I’ve always been surprised by the number of email questions I receive at my web site about lightning. When you compare the 90 or so total deaths each year from lightning strikes in the United States to the 600 or so PFD-less drownings during a similar time period, you would think that boaters would be far more interested in why they should be wearing life jackets. But lightning apparently holds a deeper fascination than vests for most people. And I guess that’s proven by the fact that hardly anybody stays up half the night during a thunderstorm waiting for just that one critical instant when they can photograph a type III PFD.
I also know that lightning is more fascinating than PFD’s by the fact that there are many groups and institutes studying lightning, and hardly any looking at a way to get more people to wear life jackets. Without much research at all, you’ll find the LPI. (Lightning Protection Institute), the NLSI (National Lightning Safety Institute), and the ABYC (American Boat and Yacht Council), just to name a few.
If you cruise around the Internet, you’ll even see web sites published by and for lightning survivors. People tell stories of how they’re now broadcasting classical music from their fillings after taking a 50,000,000-volt hit. Can you blame people for finding that fascinating? For some reason, I can’t find a single web site of testimonials from people who had a near drowning experience while their life jackets remained stuffed in a locked storage locker.
So I guess it’s time that I yield to the pressure, take a pause from my compulsive advocacy to see life jackets on all boaters, especially kids, and give you some of my observations about?lightning.
First of all, there are some things about lightning that may surprise you.
1. Although three-quarters of the surface of the earth is covered by water, there are significantly more lightning strikes over land. This should provide some solace to those who have an unnatural fear of being vaporized at the helm.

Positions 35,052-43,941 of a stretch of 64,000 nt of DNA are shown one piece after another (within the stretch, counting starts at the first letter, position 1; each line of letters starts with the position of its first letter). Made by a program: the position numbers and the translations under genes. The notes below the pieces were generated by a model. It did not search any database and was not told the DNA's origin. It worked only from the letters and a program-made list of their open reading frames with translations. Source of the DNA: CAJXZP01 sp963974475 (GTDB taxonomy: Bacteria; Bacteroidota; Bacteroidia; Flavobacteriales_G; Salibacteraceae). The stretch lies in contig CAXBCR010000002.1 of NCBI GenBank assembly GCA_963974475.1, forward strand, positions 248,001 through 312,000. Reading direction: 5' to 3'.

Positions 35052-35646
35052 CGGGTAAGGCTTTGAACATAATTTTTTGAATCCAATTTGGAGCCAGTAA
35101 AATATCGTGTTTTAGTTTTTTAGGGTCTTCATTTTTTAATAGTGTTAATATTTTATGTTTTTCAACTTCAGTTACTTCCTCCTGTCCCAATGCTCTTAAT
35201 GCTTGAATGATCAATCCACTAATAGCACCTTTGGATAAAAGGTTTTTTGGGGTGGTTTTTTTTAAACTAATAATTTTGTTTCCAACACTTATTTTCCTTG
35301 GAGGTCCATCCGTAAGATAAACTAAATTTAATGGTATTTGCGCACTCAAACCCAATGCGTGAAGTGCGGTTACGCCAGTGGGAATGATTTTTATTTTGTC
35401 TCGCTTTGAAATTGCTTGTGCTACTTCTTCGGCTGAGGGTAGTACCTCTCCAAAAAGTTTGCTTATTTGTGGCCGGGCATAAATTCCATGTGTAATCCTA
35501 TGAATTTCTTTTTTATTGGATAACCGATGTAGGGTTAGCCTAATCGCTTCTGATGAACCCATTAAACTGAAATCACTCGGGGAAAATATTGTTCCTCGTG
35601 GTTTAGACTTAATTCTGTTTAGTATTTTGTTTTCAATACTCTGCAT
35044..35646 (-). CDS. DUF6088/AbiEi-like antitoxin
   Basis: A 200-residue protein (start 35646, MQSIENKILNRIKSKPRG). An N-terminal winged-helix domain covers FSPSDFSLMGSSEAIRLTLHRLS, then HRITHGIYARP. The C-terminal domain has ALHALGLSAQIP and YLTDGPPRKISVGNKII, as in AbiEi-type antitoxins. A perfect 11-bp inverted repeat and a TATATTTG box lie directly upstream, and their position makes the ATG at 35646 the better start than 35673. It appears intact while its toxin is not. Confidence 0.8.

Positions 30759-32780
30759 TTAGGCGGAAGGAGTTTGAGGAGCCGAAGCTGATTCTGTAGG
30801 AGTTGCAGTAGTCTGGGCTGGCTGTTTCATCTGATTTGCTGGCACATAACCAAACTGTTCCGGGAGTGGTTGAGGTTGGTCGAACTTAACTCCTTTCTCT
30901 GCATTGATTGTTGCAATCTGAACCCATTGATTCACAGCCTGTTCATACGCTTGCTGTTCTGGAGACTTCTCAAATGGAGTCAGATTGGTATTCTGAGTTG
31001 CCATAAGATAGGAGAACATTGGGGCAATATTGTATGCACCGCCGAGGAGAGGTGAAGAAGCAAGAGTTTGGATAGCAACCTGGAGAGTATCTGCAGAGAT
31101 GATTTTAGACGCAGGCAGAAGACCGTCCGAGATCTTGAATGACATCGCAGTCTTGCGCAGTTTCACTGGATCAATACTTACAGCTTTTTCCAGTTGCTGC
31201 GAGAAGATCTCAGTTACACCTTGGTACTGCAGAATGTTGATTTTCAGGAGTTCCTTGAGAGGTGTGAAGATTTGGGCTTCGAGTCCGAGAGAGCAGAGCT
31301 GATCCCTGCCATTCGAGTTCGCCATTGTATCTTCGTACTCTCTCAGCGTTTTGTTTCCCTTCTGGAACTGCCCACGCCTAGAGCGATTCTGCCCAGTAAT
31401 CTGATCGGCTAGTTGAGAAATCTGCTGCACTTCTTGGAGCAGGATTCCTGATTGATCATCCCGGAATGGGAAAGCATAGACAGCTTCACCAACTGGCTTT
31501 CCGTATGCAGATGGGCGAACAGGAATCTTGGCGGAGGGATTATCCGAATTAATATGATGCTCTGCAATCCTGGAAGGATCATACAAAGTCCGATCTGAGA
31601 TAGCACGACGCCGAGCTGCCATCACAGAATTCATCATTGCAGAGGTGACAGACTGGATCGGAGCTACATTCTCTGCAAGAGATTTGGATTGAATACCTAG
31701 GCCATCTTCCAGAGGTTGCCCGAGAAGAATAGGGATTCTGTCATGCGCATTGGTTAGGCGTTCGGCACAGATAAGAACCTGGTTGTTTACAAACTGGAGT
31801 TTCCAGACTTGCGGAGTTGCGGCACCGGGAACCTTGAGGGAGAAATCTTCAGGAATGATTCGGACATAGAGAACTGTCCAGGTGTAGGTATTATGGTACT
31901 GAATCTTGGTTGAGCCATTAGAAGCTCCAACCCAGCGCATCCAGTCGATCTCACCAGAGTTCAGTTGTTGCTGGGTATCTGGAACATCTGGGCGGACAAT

2. The average length of a lightning bolt is six miles. This doesn’t mean that if you’re seven miles from a storm you should climb the mast and wave a copper plate in the air with one hand whilst thumbing your nose at the clouds with the other. On the other hand, unpredictable as lightning seems to be, it might not make a difference.
3. Having a lightning protection system on your boat (a masted cone of protection with heavy copper bonding straps and a massive copper plate nailed to the hull) will not prevent a lightning strike. It may even increase the possibility of a strike. But what it probably will do is minimize damage to the boat and the boat’s people if you do get hit. That’s a good enough reason to consider lightning protection on your vessel.
The thing to remember is that there are no absolutes with lightning, on land or on the water. And when dealing with an element of such power, such energy and such unpredictability, a prudent individual will do everything possible to avoid it.
A group of Power Squadron members from my town were on the Tom Bigby several years ago, and pulled into a little sheltered area one afternoon to wait out a thunderstorm. They anchored their three boats side by side in the backwater and watched as the storm approached their area. A lightning bolt struck the water some distance away, and discharged in all directions across the surface of the water. The boat nearest the discharge had a hole blown in the hull about three inches in diameter at the waterline. The middle boat suffered no damage whatsoever, and the boat furthest from the strike had hundreds of pinholes and blisters across a large section of the vessel’s port side. Unpredictable? I’d say.
Remember, the best way to manage the risk of lightning is by avoidance. If you see a storm approaching, and can get off the water, do it. If you can’t, put on lifejackets, keep your passengers low in the boat and clear of electronics, cables and conductive metals. If there’s a wind with the storm, head into it. If you’re being pushed toward a dangerous situation, or shore, lower an anchor from the bow and play out lots of anchor line. Here, like in most things in life and in boating, common sense goes a long way toward getting you and your passengers home safely.
Now, grab your camera, put on rubber-soled shoes, take off all your jewelry, and go out and see if you can find a life jacket to photograph.